The team there consists of a watchmaker, an engineer, a chemist, a materials expert and a mathematician: At a basic level, the watchmaker contributes knowledge of replica watch swiss movements; the engineer determines whether a mechanical innovation can be produced in low or high volumes; and the chemist hunts for the best lubricants, while also experimenting with how hard surfaces interact over long time frames. The materials expert explores new materials—alloys, compounds, ceramics and silicon; and then there’s the mathematician, who uses mathematical formulas to determine the size of components, for example the balance spring and the number of teeth on a gear wheel.
Oil and water, Cap’n Crunch and Château Lafite Rothschild, mechanical watch movements and quartz: These are all pairings that should never happen—except the last one has.
Earlier this year Piaget replica watch unveiled its Emperador Coussin XL 700P, a quartz/mechanical hybrid.
The watchmaker is something of an outlier in haute-horlogerie circles. Founded in 1874 as a movement manufacture, the company didn’t produce a watch branded Piaget until the 1940s. Then in the 1960s came a successful Piaget extension into jewelry, unusual for a watch brand at the time.
Ultrathin movements are a replica Piaget hallmark—the brand’s first dates from the 19th century—and in 1960 Piaget introduced the 12P, a 2.3mm self-winding mechanical movement. In 1976 came the 7P, a 3.1mm quartz movement. In 2014, a new offering: the Altiplano 900P, a 3.65mm mechanical watch which won accolades from many in the industry. In total, the brand produces 25 ultrathin calibers—all of which add up to considerable horological street cred. The XL 700P, with the daring marriage of quartz and mechanical, displays serious horological chutzpah.
This is a mechanical watch without an escapement or balance wheel, the mechanisms that regulate the flow of energy in the movement. To do that job, the 700P employs an electrodynamic generator. The 700P doesn’t have a battery. As with any other self-winding watch, a rotor winds the mainspring. Energy created as the mainspring unwinds is transmitted to the electrodynamic generator. The generator converts the mainspring’s mechanical energy into electrical energy which then causes a quartz crystal resembling a tuning fork to oscillate. Ultimately, the extremely precise and consistent oscillations control the wheels of the gear train, which in turn control the hour and minute hands.
What does all this technology mean? Three things: great accuracy, enough energy for a 42-hour power reserve, and because there is no steel balance wheel, increased resistance to magnetism.
The high-tech replicawatch is also beautiful, with a cushion-shaped case and a black-coated movement complete with circular Geneva Strips, exposed satin-brushed wheels, silvered screws and a platinum microrotor. On the 46.5mm case is a black-coated white-gold bezel. On the front, the microrotor and generator form a figure-of-eight; the lack of a seconds hand keeps things simple and legible as does positioning the power-reserve indicator on the back of the watch.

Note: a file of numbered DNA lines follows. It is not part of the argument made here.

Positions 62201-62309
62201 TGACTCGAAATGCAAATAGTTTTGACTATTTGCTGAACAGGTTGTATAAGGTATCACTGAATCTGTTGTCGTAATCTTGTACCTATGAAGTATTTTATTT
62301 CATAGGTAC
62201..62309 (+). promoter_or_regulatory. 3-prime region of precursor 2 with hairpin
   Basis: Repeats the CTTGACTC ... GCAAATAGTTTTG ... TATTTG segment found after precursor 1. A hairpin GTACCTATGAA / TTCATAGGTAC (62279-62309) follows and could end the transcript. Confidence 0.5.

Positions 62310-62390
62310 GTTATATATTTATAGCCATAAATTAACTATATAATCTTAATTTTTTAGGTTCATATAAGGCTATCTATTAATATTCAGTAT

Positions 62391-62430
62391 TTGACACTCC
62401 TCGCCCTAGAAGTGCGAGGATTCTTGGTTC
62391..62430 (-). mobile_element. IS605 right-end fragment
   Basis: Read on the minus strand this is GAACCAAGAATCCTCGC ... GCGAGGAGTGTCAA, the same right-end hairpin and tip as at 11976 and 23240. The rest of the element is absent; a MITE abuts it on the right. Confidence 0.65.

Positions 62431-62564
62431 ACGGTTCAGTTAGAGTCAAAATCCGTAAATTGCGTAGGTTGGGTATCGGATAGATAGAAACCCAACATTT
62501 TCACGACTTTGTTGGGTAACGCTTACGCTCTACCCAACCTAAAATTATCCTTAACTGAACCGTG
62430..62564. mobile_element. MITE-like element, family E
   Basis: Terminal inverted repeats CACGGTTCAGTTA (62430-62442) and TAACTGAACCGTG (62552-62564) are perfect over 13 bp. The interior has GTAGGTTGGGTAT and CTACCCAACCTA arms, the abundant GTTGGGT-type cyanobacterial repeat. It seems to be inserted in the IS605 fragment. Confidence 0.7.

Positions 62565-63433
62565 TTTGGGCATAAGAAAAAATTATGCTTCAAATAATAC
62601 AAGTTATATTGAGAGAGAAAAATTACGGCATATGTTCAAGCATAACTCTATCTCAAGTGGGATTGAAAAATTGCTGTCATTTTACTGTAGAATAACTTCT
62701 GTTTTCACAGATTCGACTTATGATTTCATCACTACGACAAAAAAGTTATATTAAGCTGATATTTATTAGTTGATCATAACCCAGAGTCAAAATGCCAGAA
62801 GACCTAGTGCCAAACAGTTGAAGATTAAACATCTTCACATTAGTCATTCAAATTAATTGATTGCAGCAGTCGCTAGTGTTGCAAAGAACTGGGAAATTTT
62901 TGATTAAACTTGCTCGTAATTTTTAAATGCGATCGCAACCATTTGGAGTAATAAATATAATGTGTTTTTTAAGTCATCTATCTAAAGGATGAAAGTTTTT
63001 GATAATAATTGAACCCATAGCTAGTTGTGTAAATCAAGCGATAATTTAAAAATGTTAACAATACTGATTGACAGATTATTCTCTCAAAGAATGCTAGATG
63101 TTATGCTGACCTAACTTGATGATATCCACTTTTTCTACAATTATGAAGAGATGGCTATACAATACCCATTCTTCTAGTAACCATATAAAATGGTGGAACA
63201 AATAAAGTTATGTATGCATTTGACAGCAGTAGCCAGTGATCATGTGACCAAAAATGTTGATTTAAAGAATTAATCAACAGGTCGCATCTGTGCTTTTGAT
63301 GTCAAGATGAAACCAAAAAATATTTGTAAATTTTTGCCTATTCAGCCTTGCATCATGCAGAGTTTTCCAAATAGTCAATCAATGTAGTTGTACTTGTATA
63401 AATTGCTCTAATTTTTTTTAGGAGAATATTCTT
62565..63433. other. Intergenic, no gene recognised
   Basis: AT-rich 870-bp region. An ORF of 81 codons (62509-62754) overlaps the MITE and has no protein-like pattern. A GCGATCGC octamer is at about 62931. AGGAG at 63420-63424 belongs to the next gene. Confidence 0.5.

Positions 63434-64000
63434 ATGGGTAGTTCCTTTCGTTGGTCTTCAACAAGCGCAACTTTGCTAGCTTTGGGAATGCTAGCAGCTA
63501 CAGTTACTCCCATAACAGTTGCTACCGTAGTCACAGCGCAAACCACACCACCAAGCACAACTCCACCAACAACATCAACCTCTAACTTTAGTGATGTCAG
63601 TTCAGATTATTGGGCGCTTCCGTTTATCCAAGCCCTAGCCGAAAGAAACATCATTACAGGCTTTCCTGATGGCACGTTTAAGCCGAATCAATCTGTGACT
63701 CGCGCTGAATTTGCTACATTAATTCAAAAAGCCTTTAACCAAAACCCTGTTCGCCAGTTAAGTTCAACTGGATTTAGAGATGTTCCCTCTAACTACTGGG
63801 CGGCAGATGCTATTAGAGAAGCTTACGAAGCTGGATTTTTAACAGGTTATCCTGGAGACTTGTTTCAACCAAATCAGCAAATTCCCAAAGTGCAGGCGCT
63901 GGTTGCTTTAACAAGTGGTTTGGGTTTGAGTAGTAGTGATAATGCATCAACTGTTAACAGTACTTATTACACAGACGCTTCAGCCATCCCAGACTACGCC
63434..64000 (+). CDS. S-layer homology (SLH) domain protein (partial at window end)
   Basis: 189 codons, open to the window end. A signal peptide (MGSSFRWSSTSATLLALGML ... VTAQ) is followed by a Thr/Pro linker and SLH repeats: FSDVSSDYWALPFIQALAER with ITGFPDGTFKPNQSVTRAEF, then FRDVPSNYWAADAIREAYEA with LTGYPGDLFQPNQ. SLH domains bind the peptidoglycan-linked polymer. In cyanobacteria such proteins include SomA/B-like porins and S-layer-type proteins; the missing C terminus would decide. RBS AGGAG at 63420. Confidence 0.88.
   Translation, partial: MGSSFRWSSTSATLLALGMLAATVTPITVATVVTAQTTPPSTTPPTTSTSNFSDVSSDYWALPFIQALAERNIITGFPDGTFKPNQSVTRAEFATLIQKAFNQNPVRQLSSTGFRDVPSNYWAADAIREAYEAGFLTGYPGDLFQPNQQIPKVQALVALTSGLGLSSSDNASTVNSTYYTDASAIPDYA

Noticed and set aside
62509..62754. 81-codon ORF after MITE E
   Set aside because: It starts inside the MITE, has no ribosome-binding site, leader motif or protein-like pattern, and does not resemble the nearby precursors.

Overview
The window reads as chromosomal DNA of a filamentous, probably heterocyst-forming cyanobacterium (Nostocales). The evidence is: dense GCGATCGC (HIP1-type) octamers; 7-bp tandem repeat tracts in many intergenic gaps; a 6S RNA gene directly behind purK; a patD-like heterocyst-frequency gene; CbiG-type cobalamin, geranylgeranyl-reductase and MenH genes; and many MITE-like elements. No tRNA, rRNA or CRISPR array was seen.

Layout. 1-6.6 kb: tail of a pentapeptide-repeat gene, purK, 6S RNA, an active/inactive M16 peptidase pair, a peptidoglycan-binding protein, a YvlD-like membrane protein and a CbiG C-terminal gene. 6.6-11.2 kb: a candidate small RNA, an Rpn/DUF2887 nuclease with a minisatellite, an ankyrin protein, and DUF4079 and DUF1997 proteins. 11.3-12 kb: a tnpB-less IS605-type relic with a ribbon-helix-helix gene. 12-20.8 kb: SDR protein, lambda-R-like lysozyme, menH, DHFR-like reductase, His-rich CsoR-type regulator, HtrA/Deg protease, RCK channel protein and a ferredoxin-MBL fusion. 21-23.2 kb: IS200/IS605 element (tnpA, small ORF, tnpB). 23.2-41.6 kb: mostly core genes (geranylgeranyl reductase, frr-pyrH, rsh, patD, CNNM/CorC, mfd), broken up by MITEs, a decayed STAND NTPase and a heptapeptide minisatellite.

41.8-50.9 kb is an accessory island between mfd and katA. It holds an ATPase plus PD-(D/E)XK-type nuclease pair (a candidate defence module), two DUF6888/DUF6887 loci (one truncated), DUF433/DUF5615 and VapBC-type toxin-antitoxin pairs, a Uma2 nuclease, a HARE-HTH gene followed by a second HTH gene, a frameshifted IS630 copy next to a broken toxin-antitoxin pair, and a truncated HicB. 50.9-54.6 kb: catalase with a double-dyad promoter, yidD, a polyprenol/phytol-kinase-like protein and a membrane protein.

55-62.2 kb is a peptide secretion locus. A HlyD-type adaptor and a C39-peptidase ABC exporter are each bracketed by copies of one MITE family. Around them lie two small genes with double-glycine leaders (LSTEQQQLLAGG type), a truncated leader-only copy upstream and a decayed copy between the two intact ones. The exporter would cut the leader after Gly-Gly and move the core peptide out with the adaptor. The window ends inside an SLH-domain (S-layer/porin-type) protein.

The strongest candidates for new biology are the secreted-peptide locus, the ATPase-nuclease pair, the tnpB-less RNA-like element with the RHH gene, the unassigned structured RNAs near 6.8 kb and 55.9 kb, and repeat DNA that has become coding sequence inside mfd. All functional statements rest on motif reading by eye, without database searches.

The really interesting thing about the XL 700P can be summed up in one word: potential. Piaget should have no problem introducing any number of complications on the watch, such as moon phases, perpetual calendars, a second time zone, and so on.
When Giulio Papi set out to improve the sound of minute repeaters (watches that chime the hours and minutes) his first challenge was the ears of his watchmakers, and the result is the replica Audemars Piguet Royal Oak Concept Supersonnerie.
Mr. Papi is the director of Audemars Piguet Renaud et Papi, a horological hothouse of revolutionary mechanical devices for AP and other brands. Starting with researchers at the University of Lausanne, Mr. Papi assembled a team including opticians, musicians, neurologists, computer scientists and instrument makers. Their aim was to help the watchmakers find the right sound for a minute repeater: Not simply a sound that was louder—chimes audible over the cacophony of modern life—but one that was “pleasant,” says Mr. Papi, to the ear.
The human ear possesses heightened awareness of sounds vibrating at 4,000 hertz. A distant but clearly heard infant’s cry or a voice that is distinguishable in a crowded, noisy room is likely to be hitting the 4,000-hertz sweet spot. The team’s conclusion was that an almost-always audible repeater would produce sound at about the same level. For cultural reasons, however, Asians and Westerners identify different sounds as pleasant. So, Mr. Papi’s yellow dial watch replica watchmakers fine-tune a repeater destined for the Far East differently to one heading west.